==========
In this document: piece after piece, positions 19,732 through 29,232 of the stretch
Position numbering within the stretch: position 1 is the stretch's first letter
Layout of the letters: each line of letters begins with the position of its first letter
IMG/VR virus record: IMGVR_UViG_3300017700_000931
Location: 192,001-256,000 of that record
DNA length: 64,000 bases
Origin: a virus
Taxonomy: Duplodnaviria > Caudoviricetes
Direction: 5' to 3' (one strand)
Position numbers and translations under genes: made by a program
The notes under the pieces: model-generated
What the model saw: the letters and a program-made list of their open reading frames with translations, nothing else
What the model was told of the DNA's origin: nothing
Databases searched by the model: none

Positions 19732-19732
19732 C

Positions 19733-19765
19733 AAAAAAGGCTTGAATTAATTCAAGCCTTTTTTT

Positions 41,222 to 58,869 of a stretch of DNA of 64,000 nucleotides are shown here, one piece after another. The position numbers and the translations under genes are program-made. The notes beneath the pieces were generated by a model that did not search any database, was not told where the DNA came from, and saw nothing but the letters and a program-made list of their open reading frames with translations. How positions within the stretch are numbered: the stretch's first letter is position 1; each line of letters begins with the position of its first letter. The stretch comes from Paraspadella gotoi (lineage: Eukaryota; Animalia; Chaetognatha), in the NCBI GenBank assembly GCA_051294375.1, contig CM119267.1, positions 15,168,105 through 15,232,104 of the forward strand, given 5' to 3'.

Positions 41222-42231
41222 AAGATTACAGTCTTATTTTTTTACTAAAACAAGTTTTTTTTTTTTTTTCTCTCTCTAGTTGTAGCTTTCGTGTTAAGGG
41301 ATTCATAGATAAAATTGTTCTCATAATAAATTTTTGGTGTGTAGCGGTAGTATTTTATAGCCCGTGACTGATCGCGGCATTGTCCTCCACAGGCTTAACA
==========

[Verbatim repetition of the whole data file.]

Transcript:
In this document: piece after piece, positions 19,732 through 29,232 of the stretch
Position numbering within the stretch: position 1 is the stretch's first letter
Layout of the letters: each line of letters begins with the position of its first letter
IMG/VR virus record: IMGVR_UViG_3300017700_000931
Location: 192,001-256,000 of that record
DNA length: 64,000 bases
Origin: a virus
Taxonomy: Duplodnaviria > Caudoviricetes
Direction: 5' to 3' (one strand)
Position numbers and translations under genes: made by a program
The notes under the pieces: model-generated
What the model saw: the letters and a program-made list of their open reading frames with translations, nothing else
What the model was told of the DNA's origin: nothing
Databases searched by the model: none

Positions 19732-19732
19732 C

Positions 19733-19765
19733 AAAAAAGGCTTGAATTAATTCAAGCCTTTTTTT

Positions 41,222 to 58,869 of a stretch of DNA of 64,000 nucleotides are shown here, one piece after another. The position numbers and the translations under genes are program-made. The notes beneath the pieces were generated by a model that did not search any database, was not told where the DNA came from, and saw nothing but the letters and a program-made list of their open reading frames with translations. How positions within the stretch are numbered: the stretch's first letter is position 1; each line of letters begins with the position of its first letter. The stretch comes from Paraspadella gotoi (lineage: Eukaryota; Animalia; Chaetognatha), in the NCBI GenBank assembly GCA_051294375.1, contig CM119267.1, positions 15,168,105 through 15,232,104 of the forward strand, given 5' to 3'.

Positions 41222-42231
41222 AAGATTACAGTCTTATTTTTTTACTAAAACAAGTTTTTTTTTTTTTTTCTCTCTCTAGTTGTAGCTTTCGTGTTAAGGG
41301 ATTCATAGATAAAATTGTTCTCATAATAAATTTTTGGTGTGTAGCGGTAGTATTTTATAGCCCGTGACTGATCGCGGCATTGTCCTCCACAGGCTTAACA